Salary increases for professors and staff at Utah's colleges and universities won't be paid for by students, the Utah State Board of Regents voted Thursday.

The board stopped short of adding to a 2.7 percent tuition hike to cover a $272,300 shortfall in state funds for an employee compensation package."That would start to pit students and faculty, and that's not the business we are in," said Charlie Johnson, chairman of the state's higher-education governing panel. "We'll ask the presidents to handle the problem."

The problem was created when lawmakers approved a 3.5 percent compensation increase for state employees. Making an about-face from last year, the Legislature funded a full salary and benefits package.

But as it did last year for those parts of a school's budget that generate tuition, the Legislature paid for compensation at approximately 75 percent from general funds and mandated that the remainder come from available tuition.

Last year, regents decided to meet the gap between promised compensation and available monies by raising tuition. The 2.7 percent tuition increase authorized for the upcoming year, however, doesn't fully offset the uncompensated portion of the 3.5 percent increase throughout the state's system of higher education.

But some schools won't be able to find the money for raises from already-tight budgets, said Kerry Romesburg, president of Utah Valley State College. Compounding the woes, faculty and staff at the Orem school are paid less, on the average, than their counterparts across the state, he said. "At our institution, we cannot find that money," he said. "We will not be able to make the compensation package."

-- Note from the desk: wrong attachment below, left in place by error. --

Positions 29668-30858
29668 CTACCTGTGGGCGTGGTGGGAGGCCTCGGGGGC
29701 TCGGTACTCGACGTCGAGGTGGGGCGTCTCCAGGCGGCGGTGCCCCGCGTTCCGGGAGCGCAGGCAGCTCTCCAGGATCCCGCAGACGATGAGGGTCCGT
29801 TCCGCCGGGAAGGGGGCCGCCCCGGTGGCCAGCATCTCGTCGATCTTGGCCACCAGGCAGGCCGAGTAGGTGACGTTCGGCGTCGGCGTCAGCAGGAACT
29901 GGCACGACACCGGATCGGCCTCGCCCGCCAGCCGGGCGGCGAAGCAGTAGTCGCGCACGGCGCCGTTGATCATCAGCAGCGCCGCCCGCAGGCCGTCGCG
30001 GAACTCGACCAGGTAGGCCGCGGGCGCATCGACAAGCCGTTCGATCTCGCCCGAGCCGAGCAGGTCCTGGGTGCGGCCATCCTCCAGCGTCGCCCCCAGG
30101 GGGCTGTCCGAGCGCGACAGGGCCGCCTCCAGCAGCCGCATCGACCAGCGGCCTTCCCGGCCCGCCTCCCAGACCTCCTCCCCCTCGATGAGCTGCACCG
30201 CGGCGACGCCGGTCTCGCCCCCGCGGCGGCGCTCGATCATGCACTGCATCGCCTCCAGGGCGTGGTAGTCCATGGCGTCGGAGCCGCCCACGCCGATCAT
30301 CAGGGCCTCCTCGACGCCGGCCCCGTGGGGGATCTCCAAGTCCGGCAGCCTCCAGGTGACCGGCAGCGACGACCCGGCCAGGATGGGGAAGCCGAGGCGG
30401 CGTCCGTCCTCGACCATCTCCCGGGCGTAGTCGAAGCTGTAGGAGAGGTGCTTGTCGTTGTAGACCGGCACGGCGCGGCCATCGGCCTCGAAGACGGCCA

Southern Utah University President Steven Bennion also said discretionary funds are scarce at his school. The Cedar City university already is fighting a $114,000 deficit.

"I'm not prepared to say we won't make it," he said, "but it'll be painful."

Johnson, in looking back at the legislative session, said he believed "legislators left feeling good about higher education."

"We haven't reversed trends," he said, "but we stopped the slide a little."

Higher education was given $23 million to be divided among the schools for operating-cost increases and compansation, an increase of 4.8 percent over last year's allocation.

In addition, $1.47 million in mineral-lease revenues and $3.6 million in one-time funds will go into budgets across the system.

Regents are worried, though, about the dwindling percentage of state funding going to education. This year's allocation dropped to about 15.6 percent from 15.7 last year, continuing down from 18 percent in 1990.